3. The duration of it. It lasted for three days. In this duration lay its peculiar severity. Even a darkness that might be felt would not be much if it was a momentary visitation. But when it extended for three days, disarranging and paralyzing all work, then the magnitude of the visitation would fully appear. It was indeed a plague more terrible in reality than in threatening, and in continuance than in its first embrace. In itself it was not a painful thing; it did not irritate like the frogs, the gnats, and the flies; it did not destroy like the murrain, the hail, and the locusts. It simply settled down on the land, and while it lasted made one of the most informing and gladdening of the senses utterly useless. Even these who loved the darkness because their deeds were evil, would feel, after three days of it, that they were having too much of a good thing. It was just the kind of plague that by the very continuance of it would grow in horror, and at last precipitate a panic. Darkness is the time favourable to all terrifying imaginations.
4. The exemption of the Israelites. The district where they dwelt had light in their dwellings. Here was, indeed, a more impressive and significant separation than any Jehovah had yet made; and that he should thus separate between Israel and Egypt, as between light and the deepest darkness, was a thing to be expected, considering how soon the Israelites were to go out of the land altogether.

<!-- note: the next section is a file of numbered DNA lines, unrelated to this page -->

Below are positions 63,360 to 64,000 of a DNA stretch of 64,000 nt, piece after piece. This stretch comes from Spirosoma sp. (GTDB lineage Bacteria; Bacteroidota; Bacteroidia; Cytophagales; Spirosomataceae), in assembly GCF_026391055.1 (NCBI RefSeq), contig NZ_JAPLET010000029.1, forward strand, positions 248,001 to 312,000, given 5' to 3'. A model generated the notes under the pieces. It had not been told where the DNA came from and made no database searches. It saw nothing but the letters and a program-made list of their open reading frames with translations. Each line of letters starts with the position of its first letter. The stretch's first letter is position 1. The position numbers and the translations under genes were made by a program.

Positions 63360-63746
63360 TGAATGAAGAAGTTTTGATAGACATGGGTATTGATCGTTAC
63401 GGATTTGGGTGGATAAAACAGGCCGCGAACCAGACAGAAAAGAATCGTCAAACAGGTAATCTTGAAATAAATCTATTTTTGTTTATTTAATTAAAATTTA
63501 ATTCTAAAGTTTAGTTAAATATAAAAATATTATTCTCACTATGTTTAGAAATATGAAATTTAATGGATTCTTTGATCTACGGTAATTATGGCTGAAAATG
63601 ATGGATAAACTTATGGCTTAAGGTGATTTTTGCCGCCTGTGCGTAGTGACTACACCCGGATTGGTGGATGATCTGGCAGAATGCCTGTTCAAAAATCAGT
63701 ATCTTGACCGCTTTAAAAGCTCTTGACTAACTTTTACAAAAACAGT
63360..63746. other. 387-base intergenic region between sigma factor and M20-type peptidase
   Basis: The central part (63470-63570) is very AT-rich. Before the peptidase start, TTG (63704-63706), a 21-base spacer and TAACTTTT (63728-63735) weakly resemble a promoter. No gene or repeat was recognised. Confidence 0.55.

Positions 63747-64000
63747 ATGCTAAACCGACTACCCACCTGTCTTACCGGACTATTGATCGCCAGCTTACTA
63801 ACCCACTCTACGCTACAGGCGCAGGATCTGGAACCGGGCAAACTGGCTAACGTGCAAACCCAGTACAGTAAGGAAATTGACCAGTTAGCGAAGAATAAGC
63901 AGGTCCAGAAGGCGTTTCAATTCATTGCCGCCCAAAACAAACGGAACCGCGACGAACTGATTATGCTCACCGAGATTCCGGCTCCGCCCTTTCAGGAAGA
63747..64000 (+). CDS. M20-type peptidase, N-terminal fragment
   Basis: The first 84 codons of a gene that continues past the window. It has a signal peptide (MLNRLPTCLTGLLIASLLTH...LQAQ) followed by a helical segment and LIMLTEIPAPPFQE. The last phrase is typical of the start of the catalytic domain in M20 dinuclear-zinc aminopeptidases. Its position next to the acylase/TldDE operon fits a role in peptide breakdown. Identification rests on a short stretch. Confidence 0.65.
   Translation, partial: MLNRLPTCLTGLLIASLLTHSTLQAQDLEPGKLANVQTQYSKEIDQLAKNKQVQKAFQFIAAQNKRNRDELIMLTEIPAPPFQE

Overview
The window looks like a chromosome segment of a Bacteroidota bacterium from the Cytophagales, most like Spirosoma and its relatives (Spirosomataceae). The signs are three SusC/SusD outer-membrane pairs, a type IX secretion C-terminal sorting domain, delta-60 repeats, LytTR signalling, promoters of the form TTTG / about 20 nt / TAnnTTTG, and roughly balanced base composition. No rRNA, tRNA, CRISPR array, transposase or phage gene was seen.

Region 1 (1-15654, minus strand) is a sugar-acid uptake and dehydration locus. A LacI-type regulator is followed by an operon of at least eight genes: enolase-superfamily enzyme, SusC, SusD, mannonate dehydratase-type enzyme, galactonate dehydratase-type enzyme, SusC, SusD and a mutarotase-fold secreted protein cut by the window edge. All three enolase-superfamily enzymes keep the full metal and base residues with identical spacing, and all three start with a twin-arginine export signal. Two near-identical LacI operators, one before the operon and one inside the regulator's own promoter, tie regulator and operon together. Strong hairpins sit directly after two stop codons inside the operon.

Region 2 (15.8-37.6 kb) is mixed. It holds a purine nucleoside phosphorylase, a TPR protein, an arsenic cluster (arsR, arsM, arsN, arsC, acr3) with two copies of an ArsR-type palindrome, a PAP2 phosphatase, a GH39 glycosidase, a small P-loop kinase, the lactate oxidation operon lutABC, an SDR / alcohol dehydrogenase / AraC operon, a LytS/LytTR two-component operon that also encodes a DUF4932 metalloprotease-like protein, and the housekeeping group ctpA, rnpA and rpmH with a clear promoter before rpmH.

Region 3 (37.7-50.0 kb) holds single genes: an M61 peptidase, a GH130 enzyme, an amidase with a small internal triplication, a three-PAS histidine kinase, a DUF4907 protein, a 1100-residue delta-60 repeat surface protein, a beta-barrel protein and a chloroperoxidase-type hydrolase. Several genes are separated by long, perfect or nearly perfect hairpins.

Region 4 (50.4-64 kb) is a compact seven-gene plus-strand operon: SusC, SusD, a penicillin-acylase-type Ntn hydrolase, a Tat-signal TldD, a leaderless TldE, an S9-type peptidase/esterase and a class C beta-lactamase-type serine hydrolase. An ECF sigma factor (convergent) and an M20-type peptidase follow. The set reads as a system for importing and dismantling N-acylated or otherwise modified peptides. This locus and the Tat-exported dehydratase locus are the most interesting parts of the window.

II. CONSIDER THE CONSEQUENT PROPOSITION BY PHARAOH AND THE RECEPTION OF IT BY MOSES. After three days of the darkness that might be felt, Pharaoh is again brought to his knees, suing for mercy, and, as usual, he offers something which formerly he had refused. Only a little while ago he had set his face against liberating the little ones of Israel. Now he has got so far as to say all the people may depart—all the human beings—but the flocks and herds must stay behind; and these, of course, were the very substance of Israel's wealth (Genesis 46:31; Genesis 47:6). And not only so, but at present they would look all the more considerable in comparison with the murrain-swept flocks and herds of Egypt. If Pharaoh can only get this request, he thinks he will both serve his dignity and do something to retrieve his fortunes. What a difference between this last interview with Moses and the first! Pharaoh, who began with refusing to yield anything, nay, who by way of answer made the existing bondage even more oppressive, is now, after a course of nine plagues, willing to yield everything—everything but the property of Israel. This, indeed, has been a great way to bring him, but it has all been done by a kind of main force. Pharaoh's ignorance of Jehovah's character and demands remains unabated, amid all his experience of Jehovah's power. He cannot yet understand that Jehovah is not to be bargained with. He wants the flocks and herds, as if it were a small matter to keep them back, whereas just one reason why the flocks and herds are so abundant is that there may be enough for sacrifice. Jehovah had a use and place for every Israelite, the oldest and the youngest, and all their belongings. It was an answer of Moses, profoundly suitable to the occasion, when he said, "We know not with what we must serve the Lord, until we come thither." He had been sent to Pharaoh to demand all, and he could take nothing less. Interesting questions arise here, but there is no information by which we can answer them. Pharaoh called to Moses (Exodus 10:24)—but how came they together in this dense darkness? or was it that Moses waited there in the darkness these three days? Then when Pharaoh spoke, did the darkness at once begin to pass away? We must almost assume that it did, the purpose of its coming having been served the moment Pharaoh is got another step onward in his yielding. But on all these points we have no direct information. Jehovah now hastens the readers of the narrative to the final catastrophe. Where we, in our curiosity, desire particulars, he omits, in order that he may be particular and exact in matters of abiding importance. He is presently to speak of the Passover with great minuteness. Details of future and continuous duty are of more moment than mere picturesque embellishments of a passing judgment on Egypt. Thus we are left to infer that the darkness had vanished when for the last time Pharaoh refused to let Israel go. And it must be admitted that there was everything in the inflexible answer of Moses to make Pharaoh, being such a man as he was, equally inflexible. "There shall not a hoof be left behind." Israel moves altogether, if it moves at all. This was a very exasperating way for a despot to be spoken to, especially one who felt that he had yielded so much. Indeed, it must have been very astonishing to him to reflect how far he had gone in a path where once it would have seemed ridiculous to suppose that he could take a single step. But now once again he says—in the same reasonless, passionate way that has marked him all along—"Not a step further." After nine plagues he is still the same man at heart. The slightest provocation, and his pride is all aflame, more sensitive than gunpowder to the spark. Nay, most marvellous of all, from the depth of nine successive humiliations he beans to threaten Moses with death. Surely this was the very quintessence of passion and blind rage. The only parallel we can find for it is in the furious, final rush of some great, savage brute, maddened by the shots of the hunter, and making recklessly towards him. What gains he by this advance? He simply comes within easy reach, and another shot from the same weapon, held with perfect coolness and control, lays him dead in the dust. The saddest part of the reflection on Pharaoh's career is, that it gives the essence of so many human lives beside. The hand with which God would clear our corruption away—were we only willing for it to be cleared—stirs it up into a more self-destroying energy and efficacy, if we in our perversity and ignorance determine that the corruption should remain.—Y.